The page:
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Posted by alexandra_k on December 21, 2004, at 1:09:07

Physiological Findings and Delusions of Misidentification

The Capgras and Frégoli delusions are different kinds of delusions of mis-identification. In the Capgras delusion the subject seems to be mis-identifying someone they were previously close to such as a husband, wife, or child by maintaining that they have been replaced by an impostor, robot, or clone. In the Frégoli delusion the subject would seem to be mis-identifying strangers for people who are familiar to them when they maintain that people they know are disguising themselves as strangers and are following them around. It would seem plausible to consider that delusions of mis-identification may arise from a difficulty with processing perceptual information that would normally enable subjects to recognize people they know.

Interestingly, it has been found that subjects who have developed the Capgras delusion in response to cerebral trauma do process information regarding faces who are familiar to them differently from non-delusional controls, though perhaps in an unexpected way. While non-delusional subjects produce a heightened skin galvanization response to familiar faces as opposed to the faces of strangers, subjects with the Capgras delusion have been found to lack such a response, or to display a response that is significantly diminished compared to the responses of non delusional controls (Bruyer, 1991; Young and de Haan, 1992 and Young, 1994 in Stone and Young, 1997 p. 337).

Subjects with the neurological condition of prosopagnosia have been found to display the usual heightened skin galvanization response to familiar faces. They are able to report that the faces seem familiar to them as normal subjects do, but they are unable to identify the face, or recall biographical information pertaining to the face that they have been shown. Ellis and Young (1990) consider these findings to provide some support for their thesis that there are two dissociable pathways involved in face recognition; a perceptual pathway, and an affective one. They maintain that these two pathways should be a part of a cognitive model of face recognition and they also consider these pathways to be realized in the brain on the dorsal and ventral routes. Breen et al., (2000) have critiqued the notion that the two cognitive pathways are realized on the dorsal and ventral routes, but they also maintain that the dual mode cognitive model could be realized on a single neural pathway. This does not seem to disrupt the cognitive model of face recognition; it just calls into question issues around how the model is realized on the neural wetware of the brain.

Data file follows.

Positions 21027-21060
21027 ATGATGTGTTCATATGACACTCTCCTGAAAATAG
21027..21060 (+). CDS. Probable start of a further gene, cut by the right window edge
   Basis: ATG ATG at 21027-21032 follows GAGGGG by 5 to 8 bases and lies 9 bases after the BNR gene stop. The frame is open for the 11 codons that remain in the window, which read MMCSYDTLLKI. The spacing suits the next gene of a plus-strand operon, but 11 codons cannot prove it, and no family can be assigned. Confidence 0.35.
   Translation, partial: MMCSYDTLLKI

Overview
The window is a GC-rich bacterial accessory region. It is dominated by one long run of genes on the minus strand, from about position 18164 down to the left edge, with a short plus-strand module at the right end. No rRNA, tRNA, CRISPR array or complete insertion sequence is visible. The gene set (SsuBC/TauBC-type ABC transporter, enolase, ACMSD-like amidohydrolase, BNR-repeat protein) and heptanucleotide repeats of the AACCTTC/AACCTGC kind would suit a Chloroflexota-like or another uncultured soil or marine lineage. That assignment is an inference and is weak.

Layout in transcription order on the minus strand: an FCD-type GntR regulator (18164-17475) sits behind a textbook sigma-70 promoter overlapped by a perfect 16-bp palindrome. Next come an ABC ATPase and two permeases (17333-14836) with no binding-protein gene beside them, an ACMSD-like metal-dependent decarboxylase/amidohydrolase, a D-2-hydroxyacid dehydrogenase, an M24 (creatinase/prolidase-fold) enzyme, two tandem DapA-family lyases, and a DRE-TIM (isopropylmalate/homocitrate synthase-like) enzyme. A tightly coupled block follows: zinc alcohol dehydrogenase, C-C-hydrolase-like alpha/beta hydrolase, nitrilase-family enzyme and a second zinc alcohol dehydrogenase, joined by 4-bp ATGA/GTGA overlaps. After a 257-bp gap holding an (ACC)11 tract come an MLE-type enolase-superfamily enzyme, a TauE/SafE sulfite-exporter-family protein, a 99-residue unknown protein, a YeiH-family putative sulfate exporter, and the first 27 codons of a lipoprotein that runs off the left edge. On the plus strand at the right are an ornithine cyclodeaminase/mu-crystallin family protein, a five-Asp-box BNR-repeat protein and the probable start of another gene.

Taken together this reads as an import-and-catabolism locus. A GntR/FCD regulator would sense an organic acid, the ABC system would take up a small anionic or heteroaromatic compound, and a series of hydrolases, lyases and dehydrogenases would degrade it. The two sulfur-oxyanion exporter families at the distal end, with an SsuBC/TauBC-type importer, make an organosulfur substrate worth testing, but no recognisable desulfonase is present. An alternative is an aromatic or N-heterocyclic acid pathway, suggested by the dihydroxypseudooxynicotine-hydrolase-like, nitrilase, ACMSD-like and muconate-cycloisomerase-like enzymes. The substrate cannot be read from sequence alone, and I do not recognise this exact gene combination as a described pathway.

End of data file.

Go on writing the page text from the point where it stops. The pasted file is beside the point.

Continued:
Ellis and Young (1990) link the perceptual pathway to the subject’s ability to recall and verbalize information pertaining to the face of the person they have been shown, such as biographical information, and the person’s name. This is the pathway that is damaged in subjects with prosopagnosia. Ellis and Young, (1990) do not explicitly consider the function of the affective pathway, except to postulate that its malfunction is responsible for the production of the anomalous experience that features in the Capgras delusion.

It still needs to be explained how such a lack of normal affective response to familiar faces is relevant to an explanation of the Capgras delusion. Although normal subjects are not typically aware of producing a heightened skin galvanization response to familiar faces and not to strangers it is thought that the lack of normal response would trigger consciously experienced ‘alarm bells’ that would serve to signal to the subject that something is wrong. It would seem plausible to consider that prior to head injury the delusional subject would have produced the greatest affective response to people who were close to them such as a wife, husband, or child. Post head trauma the difference between the response that should have occurred and the response that does occur would thus be the most anomalous for their loved ones. These findings would also seem relevant to an explanation of the Frégoli delusion if, for example, it was found that subjects with this delusion produced a heightened skin galvanization response to strangers. While this has not been empirically tested it would seem to be a plausible hypothesis in light of the findings of the physiological responses of subjects with the Capgras delusion. If it was found that subjects with the Frégoli delusion do produce a heightened response to at least some strangers then this would seem to go some of the way towards explaining why they say that strangers are people who are familiar to them.




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